Rhines v. Weber, No. 03-9046, 544 U.S. ___ (March 30, 2005) (Op. by O’Connor): In this case, the Supreme Court addressed the question of the proper procedure a district court should employ when faced with a mixed habeas petition — i.e., one containing both exhausted claims and unexhausted claims — given 28 U.S.C. § 2254(b)(1)(A)’s command that no writ can “be granted unless it appears that . . . the applicant has exhausted the remedies available in the courts of the State.” The Court reversed the decision below from the Eighth Circuit, which ruled that “a district court has no authority to hold a habeas petition containing unexhausted claims in abeyance absent truly exceptional circumstances.” Under the Eighth Circuit rule, a district court must generally dismiss mixed petitions, even in cases where AEDPA’s one-year clock has already run, see 28 U.S.C. § 2244(d)(2), and thus where dismissal essentially …

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Friday, March 25th, 2005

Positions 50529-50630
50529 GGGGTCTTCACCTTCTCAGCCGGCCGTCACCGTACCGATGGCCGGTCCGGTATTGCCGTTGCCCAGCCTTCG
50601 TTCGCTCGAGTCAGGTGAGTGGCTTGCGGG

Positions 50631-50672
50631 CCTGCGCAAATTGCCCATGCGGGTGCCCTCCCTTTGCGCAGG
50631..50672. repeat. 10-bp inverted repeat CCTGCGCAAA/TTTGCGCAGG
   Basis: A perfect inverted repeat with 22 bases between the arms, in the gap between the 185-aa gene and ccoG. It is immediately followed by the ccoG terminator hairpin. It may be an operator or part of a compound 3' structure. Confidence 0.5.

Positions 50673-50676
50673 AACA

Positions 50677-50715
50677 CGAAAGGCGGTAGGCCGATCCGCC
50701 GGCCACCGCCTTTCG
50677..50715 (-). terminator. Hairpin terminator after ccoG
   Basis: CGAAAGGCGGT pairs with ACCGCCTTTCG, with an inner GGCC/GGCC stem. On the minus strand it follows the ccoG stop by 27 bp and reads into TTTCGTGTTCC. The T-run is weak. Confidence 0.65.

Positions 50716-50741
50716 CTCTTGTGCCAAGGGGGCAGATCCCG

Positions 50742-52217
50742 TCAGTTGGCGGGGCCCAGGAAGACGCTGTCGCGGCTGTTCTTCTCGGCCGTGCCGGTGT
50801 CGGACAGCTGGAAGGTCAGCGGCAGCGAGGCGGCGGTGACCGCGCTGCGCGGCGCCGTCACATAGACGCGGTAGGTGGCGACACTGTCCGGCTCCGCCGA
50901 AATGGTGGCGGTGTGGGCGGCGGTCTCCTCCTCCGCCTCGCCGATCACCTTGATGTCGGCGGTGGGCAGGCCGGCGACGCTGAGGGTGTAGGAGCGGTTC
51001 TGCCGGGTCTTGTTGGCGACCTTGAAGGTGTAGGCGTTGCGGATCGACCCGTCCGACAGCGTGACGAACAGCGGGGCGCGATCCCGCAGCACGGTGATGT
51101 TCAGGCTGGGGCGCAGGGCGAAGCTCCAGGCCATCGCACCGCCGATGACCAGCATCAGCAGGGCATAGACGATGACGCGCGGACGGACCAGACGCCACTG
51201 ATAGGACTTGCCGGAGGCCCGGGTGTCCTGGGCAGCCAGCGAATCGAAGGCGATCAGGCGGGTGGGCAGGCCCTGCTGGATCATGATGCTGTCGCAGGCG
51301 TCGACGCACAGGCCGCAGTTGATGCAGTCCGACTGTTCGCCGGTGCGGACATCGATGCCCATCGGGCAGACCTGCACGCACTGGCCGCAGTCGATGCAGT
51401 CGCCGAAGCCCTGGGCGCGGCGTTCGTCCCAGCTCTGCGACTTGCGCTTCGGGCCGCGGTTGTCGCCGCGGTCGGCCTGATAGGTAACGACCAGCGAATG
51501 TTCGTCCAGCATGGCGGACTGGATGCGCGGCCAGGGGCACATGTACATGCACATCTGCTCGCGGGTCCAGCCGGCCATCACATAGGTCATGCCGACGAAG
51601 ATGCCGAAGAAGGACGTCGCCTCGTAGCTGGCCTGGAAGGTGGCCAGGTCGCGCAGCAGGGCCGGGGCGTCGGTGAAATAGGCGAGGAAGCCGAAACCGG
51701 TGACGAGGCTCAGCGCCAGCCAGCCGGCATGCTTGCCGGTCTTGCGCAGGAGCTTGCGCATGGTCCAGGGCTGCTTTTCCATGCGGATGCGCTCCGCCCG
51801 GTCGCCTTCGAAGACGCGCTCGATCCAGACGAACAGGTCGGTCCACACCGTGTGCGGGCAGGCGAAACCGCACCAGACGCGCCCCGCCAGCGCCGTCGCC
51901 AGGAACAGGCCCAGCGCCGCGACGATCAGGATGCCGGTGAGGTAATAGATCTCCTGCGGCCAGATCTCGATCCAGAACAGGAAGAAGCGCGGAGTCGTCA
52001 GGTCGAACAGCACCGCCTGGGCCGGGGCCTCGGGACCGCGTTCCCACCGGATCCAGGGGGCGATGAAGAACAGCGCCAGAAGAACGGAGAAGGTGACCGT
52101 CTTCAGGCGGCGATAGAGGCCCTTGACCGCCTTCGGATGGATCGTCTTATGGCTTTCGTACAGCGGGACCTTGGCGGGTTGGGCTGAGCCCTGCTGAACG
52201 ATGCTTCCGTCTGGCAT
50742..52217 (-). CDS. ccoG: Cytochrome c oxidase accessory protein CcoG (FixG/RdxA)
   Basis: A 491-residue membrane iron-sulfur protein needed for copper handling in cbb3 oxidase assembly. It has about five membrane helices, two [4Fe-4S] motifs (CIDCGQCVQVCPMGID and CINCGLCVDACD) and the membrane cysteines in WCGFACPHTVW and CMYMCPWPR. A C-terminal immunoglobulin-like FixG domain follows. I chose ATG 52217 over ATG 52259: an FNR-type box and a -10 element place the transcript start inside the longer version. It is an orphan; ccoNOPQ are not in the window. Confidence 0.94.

Gun Convictions Upheld on Sufficiency Challenge, and District Court’s Error in Failing to Disclose Pretrial Services Report to Defendant Was Harmless

United States v. Lewter, Docket No. 04-2546 (2d Cir. March 24, 2005) (Meskill, Jacobs, and Straub) (Op. by Jacobs): In this case, the Court upheld the defendant’s conviction against a sufficiency challenge on two gun charges — one for possessing a gun in furtherance of drug trafficking (18 U.S.C. § 924(c)(1)(A)) and the other for possessing a gun with an obliterated serial number (18 U.S.C. § 922(k)). The Court also found that while the district court erred in refusing to disclose the defendant’s pretrial services report to the defendant for use at trial, the error was harmless.